Human greed and the desire for power often result in corruption and the downfall of civilizations. Governments desire, first and foremost, to maintain power and control. Kings and emperors, throughout history, have desired to expand their territories, and the leaders of Greek democracies and the Roman Empire were no different. War is expensive, however, and requires a great deal of funds, and there is only so much money within the coffers of any state at one time. What was there to do, therefore, but to increase the money supply and allow the state to pursue warfare through currency debasement? While ancient Lydia had pure, sound money, and the Athenian drachma was maintained at 67 and 65 grains of silver over time,[66] other Greek city-states mixed their coins with base metals and debased the currency, leading to inflation. Eventually, even the Athenians resorted to bronze coinage during times of war, issuing token bronze coins in 406 BCE to help defray the costs of the Peloponnesian War (431 – 404 BCE).[67] Athens lost that war, by the way, so currency debasement did them no good. Debasement was also carried out by Dionysius of Syracuse, who called in all coins for counter-stamping, reducing the standard by half while doubling their nominal value and keeping half the coins to pay off his outstanding debts, thus debasing the currency by 50%.[68] Rome, the great empire of Europe, originally had a stable currency based on gold and silver. This, along with the other elements of capitalism, including the rule of law and a free market, allowed for the development of unparalleled wealth and prosperity. Marcus Licinius Crassus, for example, was estimated by Pliny to have had a total wealth of approximately 200 million sesterces,[69] which is equivalent to about $8 billion USD in today’s currency.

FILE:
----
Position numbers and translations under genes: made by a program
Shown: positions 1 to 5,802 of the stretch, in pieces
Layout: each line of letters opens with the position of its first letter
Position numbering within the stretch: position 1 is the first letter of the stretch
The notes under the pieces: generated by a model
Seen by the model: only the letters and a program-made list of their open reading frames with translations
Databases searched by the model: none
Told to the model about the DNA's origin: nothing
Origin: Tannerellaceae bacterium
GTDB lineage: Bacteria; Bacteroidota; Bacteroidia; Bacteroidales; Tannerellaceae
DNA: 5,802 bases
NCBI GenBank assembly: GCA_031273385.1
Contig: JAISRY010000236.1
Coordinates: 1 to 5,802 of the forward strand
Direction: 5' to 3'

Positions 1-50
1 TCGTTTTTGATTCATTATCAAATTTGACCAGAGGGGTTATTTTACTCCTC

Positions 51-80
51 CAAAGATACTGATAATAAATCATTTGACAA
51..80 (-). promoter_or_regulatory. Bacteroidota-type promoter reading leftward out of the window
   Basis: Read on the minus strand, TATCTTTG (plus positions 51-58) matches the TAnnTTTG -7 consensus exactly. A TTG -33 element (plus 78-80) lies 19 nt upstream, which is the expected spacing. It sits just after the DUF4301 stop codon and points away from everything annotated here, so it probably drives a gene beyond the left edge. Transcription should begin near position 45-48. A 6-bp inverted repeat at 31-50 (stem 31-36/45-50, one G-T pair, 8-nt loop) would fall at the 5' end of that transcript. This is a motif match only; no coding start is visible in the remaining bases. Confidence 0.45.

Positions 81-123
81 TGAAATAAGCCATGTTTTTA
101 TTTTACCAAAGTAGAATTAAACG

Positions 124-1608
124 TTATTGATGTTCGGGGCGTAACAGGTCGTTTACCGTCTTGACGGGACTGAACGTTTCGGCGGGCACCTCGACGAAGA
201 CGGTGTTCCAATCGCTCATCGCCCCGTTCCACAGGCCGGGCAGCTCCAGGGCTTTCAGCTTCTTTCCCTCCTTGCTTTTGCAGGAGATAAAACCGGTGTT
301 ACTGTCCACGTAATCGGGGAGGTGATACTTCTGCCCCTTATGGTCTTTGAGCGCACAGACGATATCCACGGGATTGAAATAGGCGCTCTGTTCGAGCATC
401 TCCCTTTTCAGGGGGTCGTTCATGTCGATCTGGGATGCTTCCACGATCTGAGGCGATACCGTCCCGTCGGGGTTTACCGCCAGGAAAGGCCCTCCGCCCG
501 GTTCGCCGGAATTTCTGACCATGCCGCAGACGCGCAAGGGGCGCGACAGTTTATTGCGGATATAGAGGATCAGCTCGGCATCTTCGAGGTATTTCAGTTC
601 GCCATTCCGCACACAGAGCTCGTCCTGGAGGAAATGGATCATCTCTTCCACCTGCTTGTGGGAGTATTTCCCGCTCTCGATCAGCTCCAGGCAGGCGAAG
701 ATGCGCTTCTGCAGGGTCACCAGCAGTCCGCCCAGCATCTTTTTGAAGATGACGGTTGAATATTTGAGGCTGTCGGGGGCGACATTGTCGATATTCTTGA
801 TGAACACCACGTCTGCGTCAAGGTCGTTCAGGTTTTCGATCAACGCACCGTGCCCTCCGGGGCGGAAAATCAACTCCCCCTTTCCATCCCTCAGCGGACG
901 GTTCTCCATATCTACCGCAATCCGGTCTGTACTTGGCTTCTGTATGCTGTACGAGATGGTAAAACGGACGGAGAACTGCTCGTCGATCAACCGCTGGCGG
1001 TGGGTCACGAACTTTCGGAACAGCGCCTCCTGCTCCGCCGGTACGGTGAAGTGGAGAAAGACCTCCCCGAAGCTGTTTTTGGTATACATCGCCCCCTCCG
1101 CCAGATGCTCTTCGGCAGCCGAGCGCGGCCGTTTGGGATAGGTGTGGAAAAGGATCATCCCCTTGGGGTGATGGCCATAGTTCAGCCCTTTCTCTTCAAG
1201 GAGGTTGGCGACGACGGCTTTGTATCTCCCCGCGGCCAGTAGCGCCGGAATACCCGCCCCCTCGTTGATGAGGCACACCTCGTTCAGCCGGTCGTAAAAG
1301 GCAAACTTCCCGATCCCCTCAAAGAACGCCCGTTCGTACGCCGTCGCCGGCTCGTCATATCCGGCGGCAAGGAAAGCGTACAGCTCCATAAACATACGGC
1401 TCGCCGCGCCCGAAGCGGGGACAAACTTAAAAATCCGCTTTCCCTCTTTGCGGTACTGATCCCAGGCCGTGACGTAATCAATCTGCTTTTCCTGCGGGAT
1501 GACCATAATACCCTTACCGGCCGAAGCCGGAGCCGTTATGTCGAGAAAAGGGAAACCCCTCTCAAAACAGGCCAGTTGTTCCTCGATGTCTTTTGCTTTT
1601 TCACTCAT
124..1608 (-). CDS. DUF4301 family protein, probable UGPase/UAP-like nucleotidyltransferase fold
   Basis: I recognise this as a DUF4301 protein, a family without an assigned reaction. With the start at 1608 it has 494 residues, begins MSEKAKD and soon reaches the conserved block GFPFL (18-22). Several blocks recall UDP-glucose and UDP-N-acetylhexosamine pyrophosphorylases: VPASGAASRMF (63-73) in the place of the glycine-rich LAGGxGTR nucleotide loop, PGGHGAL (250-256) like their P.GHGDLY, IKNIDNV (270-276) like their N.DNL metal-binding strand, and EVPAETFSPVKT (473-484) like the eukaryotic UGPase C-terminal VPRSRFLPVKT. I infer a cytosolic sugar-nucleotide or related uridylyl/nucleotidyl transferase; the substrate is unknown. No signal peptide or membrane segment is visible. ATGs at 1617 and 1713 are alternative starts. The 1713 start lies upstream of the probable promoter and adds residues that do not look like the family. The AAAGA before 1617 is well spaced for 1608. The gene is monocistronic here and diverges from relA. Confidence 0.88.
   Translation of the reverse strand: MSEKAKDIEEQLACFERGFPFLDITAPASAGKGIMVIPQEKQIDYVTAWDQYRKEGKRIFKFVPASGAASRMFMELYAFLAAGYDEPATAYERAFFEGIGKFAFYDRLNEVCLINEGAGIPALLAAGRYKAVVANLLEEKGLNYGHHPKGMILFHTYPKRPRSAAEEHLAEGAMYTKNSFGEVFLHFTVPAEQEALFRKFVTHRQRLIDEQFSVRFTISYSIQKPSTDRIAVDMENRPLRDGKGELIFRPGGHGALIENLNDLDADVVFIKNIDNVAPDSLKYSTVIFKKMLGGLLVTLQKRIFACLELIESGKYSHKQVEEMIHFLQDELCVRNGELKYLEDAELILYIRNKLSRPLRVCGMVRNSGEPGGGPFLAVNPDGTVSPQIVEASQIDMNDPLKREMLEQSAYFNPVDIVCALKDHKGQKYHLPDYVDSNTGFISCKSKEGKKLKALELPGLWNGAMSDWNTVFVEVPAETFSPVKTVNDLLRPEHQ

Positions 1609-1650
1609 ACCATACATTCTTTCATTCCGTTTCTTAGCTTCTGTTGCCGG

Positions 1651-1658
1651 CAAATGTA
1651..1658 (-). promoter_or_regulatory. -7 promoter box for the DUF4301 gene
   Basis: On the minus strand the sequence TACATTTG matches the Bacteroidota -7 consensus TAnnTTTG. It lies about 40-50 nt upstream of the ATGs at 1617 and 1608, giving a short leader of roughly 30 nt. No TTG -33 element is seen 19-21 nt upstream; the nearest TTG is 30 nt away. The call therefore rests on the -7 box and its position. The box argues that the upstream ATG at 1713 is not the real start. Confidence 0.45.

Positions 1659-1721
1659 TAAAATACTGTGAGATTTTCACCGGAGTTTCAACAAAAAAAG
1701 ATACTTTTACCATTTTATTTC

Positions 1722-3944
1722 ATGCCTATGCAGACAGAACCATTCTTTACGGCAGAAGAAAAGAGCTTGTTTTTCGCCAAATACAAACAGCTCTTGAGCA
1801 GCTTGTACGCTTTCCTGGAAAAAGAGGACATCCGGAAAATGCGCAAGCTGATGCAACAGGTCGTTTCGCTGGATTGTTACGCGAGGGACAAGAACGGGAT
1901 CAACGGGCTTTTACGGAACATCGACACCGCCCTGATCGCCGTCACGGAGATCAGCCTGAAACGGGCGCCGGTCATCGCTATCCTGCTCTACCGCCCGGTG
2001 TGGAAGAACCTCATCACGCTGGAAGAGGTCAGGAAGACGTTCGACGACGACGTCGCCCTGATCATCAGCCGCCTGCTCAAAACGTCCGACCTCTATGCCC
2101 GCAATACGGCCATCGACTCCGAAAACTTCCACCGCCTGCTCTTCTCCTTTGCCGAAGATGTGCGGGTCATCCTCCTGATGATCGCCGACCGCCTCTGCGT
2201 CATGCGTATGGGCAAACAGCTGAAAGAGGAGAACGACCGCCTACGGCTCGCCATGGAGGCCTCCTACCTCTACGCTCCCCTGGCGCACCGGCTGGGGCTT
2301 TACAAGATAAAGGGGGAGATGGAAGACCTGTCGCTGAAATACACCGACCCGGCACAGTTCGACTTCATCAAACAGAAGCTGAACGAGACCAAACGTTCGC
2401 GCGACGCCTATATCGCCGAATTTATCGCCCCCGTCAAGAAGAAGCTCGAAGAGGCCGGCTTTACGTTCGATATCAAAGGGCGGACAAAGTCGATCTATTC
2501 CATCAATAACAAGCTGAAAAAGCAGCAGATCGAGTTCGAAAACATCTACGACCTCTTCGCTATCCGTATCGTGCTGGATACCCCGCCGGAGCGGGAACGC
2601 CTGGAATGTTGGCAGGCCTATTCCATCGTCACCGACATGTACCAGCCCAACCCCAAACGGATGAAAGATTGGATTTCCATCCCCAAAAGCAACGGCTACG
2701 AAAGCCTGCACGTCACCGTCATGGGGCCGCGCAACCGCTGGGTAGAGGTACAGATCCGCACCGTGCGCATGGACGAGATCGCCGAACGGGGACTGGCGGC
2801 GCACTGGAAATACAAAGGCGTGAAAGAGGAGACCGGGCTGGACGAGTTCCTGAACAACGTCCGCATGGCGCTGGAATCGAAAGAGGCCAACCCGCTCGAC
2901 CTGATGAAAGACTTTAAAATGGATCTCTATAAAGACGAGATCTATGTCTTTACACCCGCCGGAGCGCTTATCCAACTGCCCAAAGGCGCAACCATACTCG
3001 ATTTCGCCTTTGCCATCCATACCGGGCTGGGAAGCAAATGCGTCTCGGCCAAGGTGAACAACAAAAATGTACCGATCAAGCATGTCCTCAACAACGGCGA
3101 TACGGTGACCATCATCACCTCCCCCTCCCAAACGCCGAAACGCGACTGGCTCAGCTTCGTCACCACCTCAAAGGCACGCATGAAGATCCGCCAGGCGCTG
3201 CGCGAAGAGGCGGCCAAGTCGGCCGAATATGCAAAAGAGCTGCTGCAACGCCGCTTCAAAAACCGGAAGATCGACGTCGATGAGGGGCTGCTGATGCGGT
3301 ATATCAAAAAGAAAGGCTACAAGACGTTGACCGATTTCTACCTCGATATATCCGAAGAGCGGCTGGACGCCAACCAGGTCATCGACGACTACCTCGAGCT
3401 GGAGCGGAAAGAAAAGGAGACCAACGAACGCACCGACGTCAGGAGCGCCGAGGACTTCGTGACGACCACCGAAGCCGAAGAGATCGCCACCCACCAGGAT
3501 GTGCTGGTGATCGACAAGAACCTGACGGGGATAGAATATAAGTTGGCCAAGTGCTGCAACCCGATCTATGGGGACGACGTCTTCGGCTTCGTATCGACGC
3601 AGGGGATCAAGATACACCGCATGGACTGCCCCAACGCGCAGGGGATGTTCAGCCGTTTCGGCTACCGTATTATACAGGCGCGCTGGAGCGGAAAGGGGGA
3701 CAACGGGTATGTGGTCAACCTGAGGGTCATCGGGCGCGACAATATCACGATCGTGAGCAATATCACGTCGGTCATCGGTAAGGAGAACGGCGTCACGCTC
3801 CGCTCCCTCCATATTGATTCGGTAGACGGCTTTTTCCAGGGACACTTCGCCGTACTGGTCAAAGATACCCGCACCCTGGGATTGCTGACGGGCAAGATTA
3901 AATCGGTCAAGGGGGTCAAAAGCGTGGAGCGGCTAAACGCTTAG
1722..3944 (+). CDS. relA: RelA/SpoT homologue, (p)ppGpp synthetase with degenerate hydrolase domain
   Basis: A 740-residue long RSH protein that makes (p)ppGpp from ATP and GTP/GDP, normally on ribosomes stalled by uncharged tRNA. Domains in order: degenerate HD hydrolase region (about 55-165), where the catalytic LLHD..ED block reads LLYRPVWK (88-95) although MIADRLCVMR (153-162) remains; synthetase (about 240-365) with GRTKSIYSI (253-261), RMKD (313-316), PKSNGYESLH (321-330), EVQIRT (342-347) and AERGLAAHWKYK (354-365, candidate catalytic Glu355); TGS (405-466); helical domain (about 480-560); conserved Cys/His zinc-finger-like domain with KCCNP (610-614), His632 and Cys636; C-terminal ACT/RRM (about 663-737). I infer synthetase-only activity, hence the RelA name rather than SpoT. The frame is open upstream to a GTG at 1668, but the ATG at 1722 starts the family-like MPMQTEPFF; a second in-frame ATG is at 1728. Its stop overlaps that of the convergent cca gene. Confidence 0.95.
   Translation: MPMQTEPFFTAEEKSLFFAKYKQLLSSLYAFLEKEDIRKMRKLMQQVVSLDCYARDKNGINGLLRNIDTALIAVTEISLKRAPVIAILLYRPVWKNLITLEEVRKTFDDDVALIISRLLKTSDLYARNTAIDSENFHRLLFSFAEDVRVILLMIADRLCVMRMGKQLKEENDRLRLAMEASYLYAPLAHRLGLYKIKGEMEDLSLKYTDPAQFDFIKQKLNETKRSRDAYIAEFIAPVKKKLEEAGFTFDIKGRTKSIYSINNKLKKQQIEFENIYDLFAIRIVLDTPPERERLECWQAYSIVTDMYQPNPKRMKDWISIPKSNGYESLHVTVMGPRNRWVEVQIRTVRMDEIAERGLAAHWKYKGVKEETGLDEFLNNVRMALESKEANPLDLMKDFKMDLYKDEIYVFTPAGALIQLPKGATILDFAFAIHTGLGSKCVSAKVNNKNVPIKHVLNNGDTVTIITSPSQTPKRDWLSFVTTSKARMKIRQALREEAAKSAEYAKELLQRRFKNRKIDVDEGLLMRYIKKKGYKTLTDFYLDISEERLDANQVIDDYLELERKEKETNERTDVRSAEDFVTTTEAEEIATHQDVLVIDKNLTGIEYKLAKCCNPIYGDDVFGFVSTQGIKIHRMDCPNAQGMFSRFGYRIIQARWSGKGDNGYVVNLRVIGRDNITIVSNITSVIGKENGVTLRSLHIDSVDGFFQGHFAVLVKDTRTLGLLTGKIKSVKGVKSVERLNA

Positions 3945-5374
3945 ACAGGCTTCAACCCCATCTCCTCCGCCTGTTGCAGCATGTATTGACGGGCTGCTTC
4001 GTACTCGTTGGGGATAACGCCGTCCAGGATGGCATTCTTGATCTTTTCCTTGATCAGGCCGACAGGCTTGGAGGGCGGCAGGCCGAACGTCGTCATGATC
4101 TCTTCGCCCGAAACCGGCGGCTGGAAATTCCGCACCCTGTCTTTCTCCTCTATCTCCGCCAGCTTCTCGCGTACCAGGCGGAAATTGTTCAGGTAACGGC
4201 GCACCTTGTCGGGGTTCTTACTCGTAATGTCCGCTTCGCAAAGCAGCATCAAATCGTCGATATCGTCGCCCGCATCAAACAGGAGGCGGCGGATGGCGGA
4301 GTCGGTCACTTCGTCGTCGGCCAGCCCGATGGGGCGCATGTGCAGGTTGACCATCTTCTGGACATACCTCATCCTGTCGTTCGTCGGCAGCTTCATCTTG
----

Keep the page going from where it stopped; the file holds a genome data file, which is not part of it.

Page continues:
Bust of Marcus Licinius Crassus